– Cherry MX Browns
These switches require some 45g of actuation force and are very quiet keyboard switches, thanks to their linear design. Browns spring back up quickly when you depress a switch.
– Cherry MX Speed or Silver
Designed specifically for gamers, these switches require an actuation force of 45g and 1.2mm trigger travel before registering a keystroke—a significant reduction from the 2mm standard for mechanical keyboards. The reduction in trigger travel increases your speed when playing games or typing.
There are other designs of the Cherry key switches that we haven’t described in this guide. The ones we described are the most common. You’re far more likely to encounter one of these on the market than the rare specialized designs like the extra clicky Greens or resistant Clears, designed for a small class of users.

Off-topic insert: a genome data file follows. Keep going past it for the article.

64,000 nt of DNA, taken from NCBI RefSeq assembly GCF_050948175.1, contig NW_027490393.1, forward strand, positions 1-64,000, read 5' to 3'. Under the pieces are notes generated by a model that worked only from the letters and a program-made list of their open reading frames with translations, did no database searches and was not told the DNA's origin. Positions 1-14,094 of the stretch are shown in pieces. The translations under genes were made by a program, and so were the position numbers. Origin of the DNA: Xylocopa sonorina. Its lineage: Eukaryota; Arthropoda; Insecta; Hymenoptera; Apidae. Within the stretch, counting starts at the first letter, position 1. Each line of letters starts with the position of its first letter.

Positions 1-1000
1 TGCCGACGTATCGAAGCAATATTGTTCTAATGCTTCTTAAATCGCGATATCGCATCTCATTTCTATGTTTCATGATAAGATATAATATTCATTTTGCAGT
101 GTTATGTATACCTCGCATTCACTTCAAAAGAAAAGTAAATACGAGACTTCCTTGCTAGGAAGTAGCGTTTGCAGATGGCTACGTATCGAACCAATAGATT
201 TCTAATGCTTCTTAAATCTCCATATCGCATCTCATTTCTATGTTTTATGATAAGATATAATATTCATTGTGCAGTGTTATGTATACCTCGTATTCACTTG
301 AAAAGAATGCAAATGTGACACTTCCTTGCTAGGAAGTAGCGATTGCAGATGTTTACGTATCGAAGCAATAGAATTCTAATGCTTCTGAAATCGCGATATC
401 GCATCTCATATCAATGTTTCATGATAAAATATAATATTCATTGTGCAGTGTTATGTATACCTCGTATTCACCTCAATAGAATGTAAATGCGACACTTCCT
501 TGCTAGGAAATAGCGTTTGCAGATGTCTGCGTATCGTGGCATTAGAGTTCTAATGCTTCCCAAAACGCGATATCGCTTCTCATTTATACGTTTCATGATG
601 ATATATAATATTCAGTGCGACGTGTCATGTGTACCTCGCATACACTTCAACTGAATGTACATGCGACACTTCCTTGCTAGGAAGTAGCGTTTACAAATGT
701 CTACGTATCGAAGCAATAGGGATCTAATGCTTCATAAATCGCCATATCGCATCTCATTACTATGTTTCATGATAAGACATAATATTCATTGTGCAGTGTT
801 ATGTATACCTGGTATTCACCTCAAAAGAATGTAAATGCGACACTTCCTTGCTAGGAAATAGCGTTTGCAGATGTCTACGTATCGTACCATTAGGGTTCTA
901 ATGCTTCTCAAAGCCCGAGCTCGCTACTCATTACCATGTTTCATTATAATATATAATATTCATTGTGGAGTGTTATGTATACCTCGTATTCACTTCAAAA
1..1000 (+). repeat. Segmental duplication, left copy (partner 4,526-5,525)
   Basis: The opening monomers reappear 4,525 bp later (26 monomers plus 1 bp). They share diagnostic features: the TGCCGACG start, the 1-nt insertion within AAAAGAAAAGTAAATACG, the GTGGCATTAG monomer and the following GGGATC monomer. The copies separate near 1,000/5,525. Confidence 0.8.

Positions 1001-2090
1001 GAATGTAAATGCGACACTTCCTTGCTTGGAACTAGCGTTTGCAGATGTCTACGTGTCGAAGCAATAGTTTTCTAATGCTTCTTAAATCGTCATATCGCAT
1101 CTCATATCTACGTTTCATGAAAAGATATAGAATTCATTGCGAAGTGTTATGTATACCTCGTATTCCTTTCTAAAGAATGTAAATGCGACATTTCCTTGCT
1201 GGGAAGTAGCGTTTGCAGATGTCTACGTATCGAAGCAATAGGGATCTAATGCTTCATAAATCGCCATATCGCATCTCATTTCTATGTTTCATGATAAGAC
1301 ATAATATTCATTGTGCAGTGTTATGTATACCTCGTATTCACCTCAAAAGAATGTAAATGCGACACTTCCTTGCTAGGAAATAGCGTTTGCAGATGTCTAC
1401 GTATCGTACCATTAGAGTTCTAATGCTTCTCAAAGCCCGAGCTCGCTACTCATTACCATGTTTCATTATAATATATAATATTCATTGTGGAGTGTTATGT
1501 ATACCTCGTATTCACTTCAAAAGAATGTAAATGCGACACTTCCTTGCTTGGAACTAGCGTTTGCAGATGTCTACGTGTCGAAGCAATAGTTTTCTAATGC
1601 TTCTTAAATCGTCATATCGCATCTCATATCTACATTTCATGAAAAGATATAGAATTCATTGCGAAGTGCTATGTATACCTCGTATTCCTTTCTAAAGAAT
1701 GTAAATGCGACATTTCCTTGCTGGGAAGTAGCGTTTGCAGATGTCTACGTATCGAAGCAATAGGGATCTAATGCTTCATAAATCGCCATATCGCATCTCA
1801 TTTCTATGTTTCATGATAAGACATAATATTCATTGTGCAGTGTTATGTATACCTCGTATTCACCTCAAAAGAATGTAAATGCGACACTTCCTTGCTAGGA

– Type of Switch Mount
There are two types of switch mounts, namely plate-mounted and PCB-mounted. When you buy key switches for your mechanical keyboard, these are the two ways you can mount them on the keyboard. One of the two is a better option, depending on the way you use your keyboard.
In a PCB-mount, each of the five pins performs different functions. Two metal pins allow the switch to work. The two plastic pins on the side stabilize the key-switch. A middle pin that looks like a large circular knob also functions to stabilize the key.
PCB-mounted switches have a lighter feel and come with guide pins which make the installation easier. You can solder the switch directly to the PCB, which is relatively straightforward to do. However, the case will bounce slightly more than plate-mounted switches.